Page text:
Further discussion on ‘circumstances and conditions under which future consultation might take place’ was held in a meeting between the DG (Paul Huijts) and VNK on 24 August 2009.38 According to Huijts, consultation with the industry needed to contribute to ‘a two-way exchange of information’ and build mutual trust.38 Huijts also indicated support for ‘periodic meetings with the industry, together with other relevant ministries’, provided there were relevant issues to discuss, and VNK indicated its satisfaction with this arrangement.38

On 15 January 2010, Huijts met with industry representatives (SSI, VNK, NVS) and VNO-NCW to discuss the implications for the industry of upcoming FCTC guidelines on tobacco ingredients (Articles 9 and 10).39 The matter of ‘improving communication [between industry and government] and having regular meetings’ was also discussed.40 The meeting resulted in a snap public consultation on tobacco ingredients with tight timelines, in respect of which submissions from STIVORO (Stichting Volksgezondheid en Roken [Dutch Smoking or Health Foundation]; the national expert centre for tobacco control) and the Rijksinstituut voor Volksgezondheid en Milieu (the National Institute for Public Health and the Environment) were also invited.41 In addition, the ministry agreed to organise a national consultation (invitation only) later the same year where the industry would have the opportunity to comment on various policy proposals, including the revision of the European Tobacco Products Directive (EUTPD), specifications relating to Articles 9, 10 and 15 of the FCTC and the development of a new national Programme for Tobacco Control for 2011–2015.10 42 The industry’s summary of the meeting (shared with the DG and signed by VNK, SSI, PMI and NVS)42 reported that the DG had agreed to be ‘open for interim contacts, interventions, signals of questions [by the industry] if there is a reason for it’ and, importantly, to inform the industry about the government’s thinking on new policies before they were communicated publicly. A separate letter from PMI noted that this represented ‘a good basis for a constructive exchange of ideas between the health ministry and the tobacco industry’.43 This new accord was reflected in a request (March) by civil servants at the health ministry to visit Philip Morris’ production facility in the city of Bergen of Zoom44 and a meeting (11 June) between Huijts and the industry to discuss international developments regarding tobacco ingredients.45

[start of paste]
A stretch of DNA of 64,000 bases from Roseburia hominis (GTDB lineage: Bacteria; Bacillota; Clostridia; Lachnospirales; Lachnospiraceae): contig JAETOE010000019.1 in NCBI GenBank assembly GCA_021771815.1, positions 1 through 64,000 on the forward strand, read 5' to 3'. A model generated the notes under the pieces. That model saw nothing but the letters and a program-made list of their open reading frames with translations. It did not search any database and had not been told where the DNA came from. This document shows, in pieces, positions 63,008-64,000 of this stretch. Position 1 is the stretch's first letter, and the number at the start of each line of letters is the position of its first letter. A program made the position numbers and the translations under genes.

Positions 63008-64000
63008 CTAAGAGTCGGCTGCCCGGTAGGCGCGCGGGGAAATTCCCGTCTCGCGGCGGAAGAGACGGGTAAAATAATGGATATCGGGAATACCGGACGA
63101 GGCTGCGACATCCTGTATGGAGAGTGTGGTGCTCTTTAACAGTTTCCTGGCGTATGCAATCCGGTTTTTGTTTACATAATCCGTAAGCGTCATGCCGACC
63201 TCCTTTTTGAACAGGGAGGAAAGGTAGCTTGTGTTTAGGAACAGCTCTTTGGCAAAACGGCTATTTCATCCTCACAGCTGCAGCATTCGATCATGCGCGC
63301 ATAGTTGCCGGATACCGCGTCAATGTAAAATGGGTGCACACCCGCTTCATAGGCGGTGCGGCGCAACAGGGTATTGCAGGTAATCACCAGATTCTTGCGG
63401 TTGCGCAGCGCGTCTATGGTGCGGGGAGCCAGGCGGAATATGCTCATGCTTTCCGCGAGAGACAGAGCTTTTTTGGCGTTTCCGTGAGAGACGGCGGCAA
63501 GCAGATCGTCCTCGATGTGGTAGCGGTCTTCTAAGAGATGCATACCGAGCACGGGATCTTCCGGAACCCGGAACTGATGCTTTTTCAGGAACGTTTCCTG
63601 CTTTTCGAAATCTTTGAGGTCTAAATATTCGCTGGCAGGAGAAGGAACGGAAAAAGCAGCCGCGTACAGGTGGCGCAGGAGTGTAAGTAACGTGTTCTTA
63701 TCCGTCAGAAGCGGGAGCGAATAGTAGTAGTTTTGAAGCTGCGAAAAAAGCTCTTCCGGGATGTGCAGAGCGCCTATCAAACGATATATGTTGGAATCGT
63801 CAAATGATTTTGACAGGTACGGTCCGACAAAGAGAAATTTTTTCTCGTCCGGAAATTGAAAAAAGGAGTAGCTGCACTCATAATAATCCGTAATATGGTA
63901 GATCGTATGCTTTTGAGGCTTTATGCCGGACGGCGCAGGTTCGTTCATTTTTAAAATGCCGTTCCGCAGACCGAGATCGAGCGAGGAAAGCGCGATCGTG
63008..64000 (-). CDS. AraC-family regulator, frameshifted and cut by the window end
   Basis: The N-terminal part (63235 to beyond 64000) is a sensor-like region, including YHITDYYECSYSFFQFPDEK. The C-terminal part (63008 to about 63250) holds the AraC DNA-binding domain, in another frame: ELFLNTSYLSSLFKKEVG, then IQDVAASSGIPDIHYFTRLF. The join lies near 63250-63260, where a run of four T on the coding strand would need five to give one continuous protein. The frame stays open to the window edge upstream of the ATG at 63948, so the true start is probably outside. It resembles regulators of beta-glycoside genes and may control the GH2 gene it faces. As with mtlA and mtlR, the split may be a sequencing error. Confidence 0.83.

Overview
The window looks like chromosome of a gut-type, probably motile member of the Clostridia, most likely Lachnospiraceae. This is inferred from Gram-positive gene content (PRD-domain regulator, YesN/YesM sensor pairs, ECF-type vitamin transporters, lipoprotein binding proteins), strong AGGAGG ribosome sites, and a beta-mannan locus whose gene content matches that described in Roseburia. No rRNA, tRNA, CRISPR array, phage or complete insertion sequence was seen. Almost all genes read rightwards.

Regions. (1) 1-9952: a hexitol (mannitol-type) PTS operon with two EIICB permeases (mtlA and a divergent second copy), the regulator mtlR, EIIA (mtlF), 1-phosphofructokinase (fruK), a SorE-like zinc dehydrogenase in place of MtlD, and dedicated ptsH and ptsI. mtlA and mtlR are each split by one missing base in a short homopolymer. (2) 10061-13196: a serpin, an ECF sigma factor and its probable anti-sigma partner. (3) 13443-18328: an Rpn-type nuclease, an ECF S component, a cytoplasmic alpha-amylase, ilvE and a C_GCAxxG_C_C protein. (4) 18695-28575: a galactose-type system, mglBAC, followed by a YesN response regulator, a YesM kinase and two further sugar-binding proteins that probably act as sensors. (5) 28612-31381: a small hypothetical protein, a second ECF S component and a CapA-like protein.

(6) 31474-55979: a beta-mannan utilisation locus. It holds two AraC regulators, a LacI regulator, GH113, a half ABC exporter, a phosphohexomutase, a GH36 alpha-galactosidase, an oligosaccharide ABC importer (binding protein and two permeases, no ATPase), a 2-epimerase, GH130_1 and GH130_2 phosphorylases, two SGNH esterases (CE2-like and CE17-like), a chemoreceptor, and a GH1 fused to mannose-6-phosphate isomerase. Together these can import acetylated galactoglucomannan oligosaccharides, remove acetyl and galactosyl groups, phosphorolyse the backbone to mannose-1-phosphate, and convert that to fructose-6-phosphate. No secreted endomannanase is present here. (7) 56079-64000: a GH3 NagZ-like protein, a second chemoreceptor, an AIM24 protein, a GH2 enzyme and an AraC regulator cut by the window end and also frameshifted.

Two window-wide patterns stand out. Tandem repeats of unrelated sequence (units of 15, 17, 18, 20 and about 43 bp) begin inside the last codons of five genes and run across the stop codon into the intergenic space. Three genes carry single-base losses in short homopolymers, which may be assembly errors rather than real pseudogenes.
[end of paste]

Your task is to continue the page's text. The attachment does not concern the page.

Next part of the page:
Not long after ‘normalising’ access to the Ministry of Health, industry representatives met with civil servants at the Ministry of Economic Affairs (EZ) (5 October) to explore the potential role of this ministry in shaping the Dutch government’s approach to emerging tobacco control topics. The range of policies under discussion was extensive and included FCTC Articles 9 and 10 on tobacco ingredients, the process of reviewing the EUTPD, proposed display bans, pictorial health warnings on cigarette packs and a new national tobacco control plan.46 Shortly afterwards, industry actors wrote to officials from EZ, reporting both their satisfaction with the meeting and their support for a recent request by VNO-NCW that EZ has a stronger say in national and international tobacco control policymaking.46 The letter noted that both the industry and the VNO-NCW would very much see that the trade ministry ‘would again become co-signer of the Tobacco Law’.

Minister Schippers: tobacco control advocacy organisations demand stricter interpretation of Article 5.3